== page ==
3. (C/NF) Palace Chief of Policy Sebghatullah Sanjar said Daudzai feeds the president misinformation and highlights negative coverage of his government, turning Karzai against former allies and influencing his opinions of people he has not yet met. Sanjar said Daudzai began to cut off Karzai’s one-on-one meetings with other Palace staff in 2008, though Sanjar succeeded in seeing the president without Daudzai twice in the last two months. Sanjar and others say Daudzai is Karzai’s most influential advisor on Afghanistan’s foreign policy and reconciliation initiatives. Many believe Daudzai is steering the president into closer ties with Iran, Russia, and Taliban leaders.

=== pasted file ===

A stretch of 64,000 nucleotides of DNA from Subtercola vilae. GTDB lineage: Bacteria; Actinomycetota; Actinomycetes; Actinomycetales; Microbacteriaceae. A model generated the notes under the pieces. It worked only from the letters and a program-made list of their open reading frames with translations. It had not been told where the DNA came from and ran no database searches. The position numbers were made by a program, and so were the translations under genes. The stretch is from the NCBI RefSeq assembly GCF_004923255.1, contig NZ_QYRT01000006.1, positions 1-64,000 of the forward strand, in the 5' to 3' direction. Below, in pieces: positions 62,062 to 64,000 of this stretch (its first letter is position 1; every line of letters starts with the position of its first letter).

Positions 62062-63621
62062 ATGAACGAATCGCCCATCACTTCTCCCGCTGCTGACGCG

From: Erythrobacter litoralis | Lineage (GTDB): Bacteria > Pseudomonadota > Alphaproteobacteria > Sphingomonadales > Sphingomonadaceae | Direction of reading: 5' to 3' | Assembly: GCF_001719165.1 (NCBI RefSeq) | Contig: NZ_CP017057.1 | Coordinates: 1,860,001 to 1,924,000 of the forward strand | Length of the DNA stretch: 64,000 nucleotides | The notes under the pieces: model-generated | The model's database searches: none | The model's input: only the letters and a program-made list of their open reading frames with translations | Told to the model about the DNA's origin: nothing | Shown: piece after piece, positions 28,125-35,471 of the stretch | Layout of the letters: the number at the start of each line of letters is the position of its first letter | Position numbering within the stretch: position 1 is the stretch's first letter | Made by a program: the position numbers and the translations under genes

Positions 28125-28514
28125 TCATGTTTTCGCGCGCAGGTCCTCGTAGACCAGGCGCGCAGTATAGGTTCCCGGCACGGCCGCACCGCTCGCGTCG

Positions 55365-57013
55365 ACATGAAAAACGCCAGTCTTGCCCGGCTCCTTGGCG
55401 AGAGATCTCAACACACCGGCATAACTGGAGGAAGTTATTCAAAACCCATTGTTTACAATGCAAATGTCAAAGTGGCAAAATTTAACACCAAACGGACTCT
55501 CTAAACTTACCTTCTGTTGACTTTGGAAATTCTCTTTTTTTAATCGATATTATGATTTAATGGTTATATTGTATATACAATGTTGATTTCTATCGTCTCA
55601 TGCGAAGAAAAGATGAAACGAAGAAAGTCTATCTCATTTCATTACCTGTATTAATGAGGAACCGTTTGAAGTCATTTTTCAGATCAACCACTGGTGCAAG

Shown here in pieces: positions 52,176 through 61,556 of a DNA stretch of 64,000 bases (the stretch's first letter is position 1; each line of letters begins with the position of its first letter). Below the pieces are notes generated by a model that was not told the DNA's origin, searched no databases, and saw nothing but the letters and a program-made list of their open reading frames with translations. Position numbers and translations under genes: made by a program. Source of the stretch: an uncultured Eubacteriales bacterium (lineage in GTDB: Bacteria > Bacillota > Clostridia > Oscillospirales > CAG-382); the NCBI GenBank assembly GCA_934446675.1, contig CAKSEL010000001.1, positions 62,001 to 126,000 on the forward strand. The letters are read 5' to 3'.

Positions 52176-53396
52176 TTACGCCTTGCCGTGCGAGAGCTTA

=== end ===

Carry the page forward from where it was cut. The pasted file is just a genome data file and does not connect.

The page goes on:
4. (C/NF) Sanjar describes Karzai as a “lonely and alone man” who suspects his inner circle is leading him in the wrong direction, but does not know who else to trust. The president pays significant attention to the mostly negative media coverage of his government, perpetuating his suspicions that enemies are “out to get him.” Daudzai and Khoram have convinced Karzai to take a harder line against his critics, regardless of whether they are traditional rivals or allies providing constructive criticism. Sanjar suggests this advice is a factor in Karzai’s emotional reactions to civilian casualty incidents and his publicized dialogue with Russia. Former Foreign Minister Abdullah Abdullah claimed Daudzai and Farooq Wardak know how to manipulate Karzai’s thought process and tendency to make emotional decisions based on unvetted information. Abdullah also asserts that Karzai is increasingly paranoid, and prone to a conspirational outlook on life, leading him to blame all problems on others and unable to see his own role in mistakes.